TONIGHT! — THE JOY WHEEL (what’s goin’ down, underground, in Joy, IL? — really funny, topical play directed by Seinfeld’s JASON ALEXANDER, don’t assume it will be here forever, go now), Thurs, Fri, Sat 8 p.m., Sun 2 p.m., Ruskin Group Theatre, SM Airport, $20-$35.

BILLY CHILDS QUARTET (there are certain performers you just have to see before you die, or they do, and local giant Childs is one of them, as far as I know he’s in great health at only 61 but how are you doing, hmm? — 5 Grammys, 16 nominations but this probably explains why I love him so much: “influenced early on in his playing by Herbie Hancock, Chick Corea and Keith Emerson [of The Nice and ELP, an Ocean Park neighbor of mine for decades until his sad suicide two years ago Monday] and in his composing by Paul Hindemith, Maurice Ravel and Igor Stravinsky,” now THAT’s some really interesting influences, and it shows, you really should go, Sam First is a great little jazz venue, not far, LAX), Sat 8 p.m., 9:30 p.m., Sam First, LAX, $25.

JACARANDA – Flying Dream (great program from a consistently excellent series, this almost made HIGHLY RECOMMENDED, featuring compositions by Duke Ellington and William Grant Still, recently honored in an LA Phil concert, plus Florence Price’s “Piano Sonata” and George Walker’s “Lyric for String Quartet” and of course that SQ will be the marvelous Lyris Quartet, oh goody), Sat 8 p.m., First Presbyterian Church, DTSM, $20-$45.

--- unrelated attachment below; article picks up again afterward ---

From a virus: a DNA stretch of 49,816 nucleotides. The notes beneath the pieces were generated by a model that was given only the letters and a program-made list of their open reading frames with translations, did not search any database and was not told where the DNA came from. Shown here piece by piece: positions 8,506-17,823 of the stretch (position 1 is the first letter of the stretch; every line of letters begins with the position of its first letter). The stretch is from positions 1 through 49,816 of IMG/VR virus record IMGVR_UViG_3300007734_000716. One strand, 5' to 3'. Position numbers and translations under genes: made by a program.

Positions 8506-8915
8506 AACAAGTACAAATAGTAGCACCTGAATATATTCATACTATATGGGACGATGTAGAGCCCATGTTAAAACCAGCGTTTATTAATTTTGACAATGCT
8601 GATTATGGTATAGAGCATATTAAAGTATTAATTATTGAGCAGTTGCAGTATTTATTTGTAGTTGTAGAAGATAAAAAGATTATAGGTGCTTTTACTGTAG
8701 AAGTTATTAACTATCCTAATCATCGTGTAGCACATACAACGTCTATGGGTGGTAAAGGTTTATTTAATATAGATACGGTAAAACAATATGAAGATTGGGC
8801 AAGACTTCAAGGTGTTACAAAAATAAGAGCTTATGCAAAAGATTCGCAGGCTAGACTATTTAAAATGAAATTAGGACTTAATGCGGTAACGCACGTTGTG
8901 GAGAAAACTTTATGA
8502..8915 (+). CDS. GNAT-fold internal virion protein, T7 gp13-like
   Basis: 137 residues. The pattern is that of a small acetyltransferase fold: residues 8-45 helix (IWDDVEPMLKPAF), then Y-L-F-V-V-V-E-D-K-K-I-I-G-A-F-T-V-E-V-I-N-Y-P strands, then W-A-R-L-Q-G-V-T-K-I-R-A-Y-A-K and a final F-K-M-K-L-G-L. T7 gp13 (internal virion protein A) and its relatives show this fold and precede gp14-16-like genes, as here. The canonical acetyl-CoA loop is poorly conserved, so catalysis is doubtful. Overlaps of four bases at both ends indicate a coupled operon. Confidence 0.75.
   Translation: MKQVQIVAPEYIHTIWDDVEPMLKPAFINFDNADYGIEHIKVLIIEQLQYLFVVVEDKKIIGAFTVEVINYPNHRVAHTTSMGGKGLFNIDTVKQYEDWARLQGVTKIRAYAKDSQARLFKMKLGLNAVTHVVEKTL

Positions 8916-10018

CANTILENA TRIO (flute-guitar duo plus tenor, great credentials from classical to jazz, on a Sunday morning upstairs at a movie theater for free, of course — this is Santa Monica), Sun 11 a.m., Laemmle Monica Film Center, DTSM, free.

SOUNDWAVES (Daniel Corral is a composer and multi-instrumentalist born and raised in Eagle River, Alaska now living in LA, his unique voice expressing in accordion orchestras, puppet operas, handmade music boxes, microtonal electronics, site-specific installations, chamber music, post-punk opera, you get the picture, this evening presents a new song cycle, “Unknown Summits,” for vocalist, the Koan String Quartet and yes my old instrument, accordion,  but don’t be scared off, the SOUNDWAVES series, curated by Daniel Rothman and Jeff Schwartz, is consistently challenging, fascinating, enjoyable and of the highest level of musicianship, and it’s free and there’s convenient parking what do I have to do to fill those seats, pick you up myself?), Wed 7:30 p.m., Main Library, DTSM, free.